Union Pacific car shops in De Soto

Union Pacific car shops in De Soto

The Union Pacific railroad car shops in De Soto, one of the oldest and largest employers in Jefferson County, informed its hundreds of employees Thursday afternoon (April 30) that they were being laid off, effective immediately but subject to a potential recall on June 1, De Soto City Manager Todd Melkus said.

Melkus said he was unsure exactly how many employees were laid off.

“Don’t (hold me to) these numbers, but I know there’s 200-300 people that work there,” he said. “I would have to guess a lot of them are from the De Soto area, whether they live in the city limits or not. I personally know a lot of people who work there who live within 10 or 15 miles of here and are local people.”

Melkus said he received phone call Thursday afternoon from Ben Jones, a company spokesman, who advised him of the move by Union Pacific, whose presence in De Soto dates back to 1872 with the creation of the Iron Mountain railroad machine shops on 55 acres of land donated by the city.

“He (Jones) was just letting me know the situation, and said they were going to be unfortunately laying everybody off, and they were going to review the situation on May 18; and best-case scenario, they’ll open back up June 1. But there’s no guarantee on that,” Melkus said.

As of this afternoon (May 1), neither Jones nor another company spokesperson could be reached for comment.

Melkus said he pressed Jones about whether UP would make the move permanent and close the shops, which perform maintenance and repairs.

“I did flat-out ask him, is this serious enough to where we’re talking about, it could go on for a long time, or possibly even shutting down for good, and he said he had not had anyone confirm that with him, from above his main position in management,” Melkus said. “They just pretty much said that they’re going to revisit it May 18 and see what they can do.”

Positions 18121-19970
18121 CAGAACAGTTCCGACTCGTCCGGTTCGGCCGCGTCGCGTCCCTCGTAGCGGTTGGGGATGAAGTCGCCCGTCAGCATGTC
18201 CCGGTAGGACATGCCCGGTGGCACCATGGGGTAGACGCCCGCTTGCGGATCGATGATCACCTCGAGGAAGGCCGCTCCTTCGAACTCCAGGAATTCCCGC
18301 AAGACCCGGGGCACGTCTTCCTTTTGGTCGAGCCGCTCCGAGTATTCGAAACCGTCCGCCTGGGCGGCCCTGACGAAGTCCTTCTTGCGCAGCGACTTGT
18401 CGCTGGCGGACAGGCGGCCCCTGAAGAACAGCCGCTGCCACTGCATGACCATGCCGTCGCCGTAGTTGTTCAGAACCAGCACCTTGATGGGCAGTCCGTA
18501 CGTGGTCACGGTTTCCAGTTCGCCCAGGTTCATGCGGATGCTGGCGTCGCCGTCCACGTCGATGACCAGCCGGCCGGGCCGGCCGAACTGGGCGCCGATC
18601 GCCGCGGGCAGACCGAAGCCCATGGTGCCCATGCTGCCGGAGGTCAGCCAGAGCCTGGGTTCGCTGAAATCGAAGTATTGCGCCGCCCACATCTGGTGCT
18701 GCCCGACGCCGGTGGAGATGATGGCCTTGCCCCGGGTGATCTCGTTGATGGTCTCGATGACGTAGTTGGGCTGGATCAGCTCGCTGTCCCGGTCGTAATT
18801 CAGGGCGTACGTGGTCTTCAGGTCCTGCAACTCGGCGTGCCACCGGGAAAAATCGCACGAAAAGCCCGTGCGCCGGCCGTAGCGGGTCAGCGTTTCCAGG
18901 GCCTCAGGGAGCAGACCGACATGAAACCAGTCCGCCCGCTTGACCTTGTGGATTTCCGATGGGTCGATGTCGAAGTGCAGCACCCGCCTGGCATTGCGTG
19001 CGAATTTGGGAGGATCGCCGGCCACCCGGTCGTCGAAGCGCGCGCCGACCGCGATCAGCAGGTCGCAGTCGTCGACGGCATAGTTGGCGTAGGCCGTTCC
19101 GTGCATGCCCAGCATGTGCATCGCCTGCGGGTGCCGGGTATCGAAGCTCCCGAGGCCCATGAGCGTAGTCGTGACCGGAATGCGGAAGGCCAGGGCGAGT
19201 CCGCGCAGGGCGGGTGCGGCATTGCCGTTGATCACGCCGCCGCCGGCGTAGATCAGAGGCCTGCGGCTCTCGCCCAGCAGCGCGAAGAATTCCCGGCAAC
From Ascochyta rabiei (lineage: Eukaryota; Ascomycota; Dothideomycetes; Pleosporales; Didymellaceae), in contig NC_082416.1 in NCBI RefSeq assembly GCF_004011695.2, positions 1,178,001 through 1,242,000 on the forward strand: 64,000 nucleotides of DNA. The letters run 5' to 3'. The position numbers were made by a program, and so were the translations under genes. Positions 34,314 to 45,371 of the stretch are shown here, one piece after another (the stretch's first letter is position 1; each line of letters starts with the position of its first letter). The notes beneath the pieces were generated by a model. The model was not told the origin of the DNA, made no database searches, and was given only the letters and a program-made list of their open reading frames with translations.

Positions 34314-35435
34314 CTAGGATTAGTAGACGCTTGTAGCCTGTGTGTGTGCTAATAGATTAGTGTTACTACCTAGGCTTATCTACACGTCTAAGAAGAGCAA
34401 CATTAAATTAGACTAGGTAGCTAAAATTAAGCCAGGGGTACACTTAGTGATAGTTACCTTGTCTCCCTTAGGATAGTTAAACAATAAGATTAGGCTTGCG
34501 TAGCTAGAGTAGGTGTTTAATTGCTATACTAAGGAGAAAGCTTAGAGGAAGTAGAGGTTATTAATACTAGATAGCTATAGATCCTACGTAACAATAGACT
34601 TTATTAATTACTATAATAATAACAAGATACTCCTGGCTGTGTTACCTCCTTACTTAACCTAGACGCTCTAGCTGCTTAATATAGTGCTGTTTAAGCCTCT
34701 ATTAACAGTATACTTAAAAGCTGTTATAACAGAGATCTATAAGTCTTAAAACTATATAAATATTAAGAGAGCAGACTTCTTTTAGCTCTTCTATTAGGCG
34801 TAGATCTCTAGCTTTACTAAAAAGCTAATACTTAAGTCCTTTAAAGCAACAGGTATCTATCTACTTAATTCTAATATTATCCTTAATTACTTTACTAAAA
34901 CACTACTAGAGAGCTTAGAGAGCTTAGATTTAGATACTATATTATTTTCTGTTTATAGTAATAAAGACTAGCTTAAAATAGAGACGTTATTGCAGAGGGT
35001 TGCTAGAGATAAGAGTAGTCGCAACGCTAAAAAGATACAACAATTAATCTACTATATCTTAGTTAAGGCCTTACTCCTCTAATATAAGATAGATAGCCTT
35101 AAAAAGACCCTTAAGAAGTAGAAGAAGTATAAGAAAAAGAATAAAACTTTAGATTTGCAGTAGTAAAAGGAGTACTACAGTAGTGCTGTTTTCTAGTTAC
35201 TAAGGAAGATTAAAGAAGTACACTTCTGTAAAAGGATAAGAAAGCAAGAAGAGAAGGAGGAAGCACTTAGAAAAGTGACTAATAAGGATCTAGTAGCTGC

Melkus added that Jones told him of other cost-cutting measures at Union Pacific, which is headquartered in Omaha.

“He said he’s having to take a week off a month, unpaid,” Melkus said. “So they’re definitely cutting costs across the board, but unfortunately it does affect a lot of people in our community, and hopefully this doesn’t last very long. But he really didn’t have much insight on that. It’s kind of a week-by-week situation, it sounds like.”

Although the car shops technically are outside city limits, the city has provided them water, sewer, police and fire protection services for many years and even exempts the company from paying double on water rates as required of non-resident customers by city ordinance. The city has tried twice in recent years (2013 and 2018) to annex the car shops but was unsuccessful both times after legal battles with the De Soto Rural Fire Protection District, which provides fire protection for the shops and in return collects about $125,000 a year in property taxes.

Last week, Union Pacific reported strong financial results for the first quarter 2020, with net income of $1.5 billion, $100 million higher than the first quarter last year. Chief Executive Officer Lance Fritz also reported that the company had achieved “an all time best operating ratio of 59 percent.”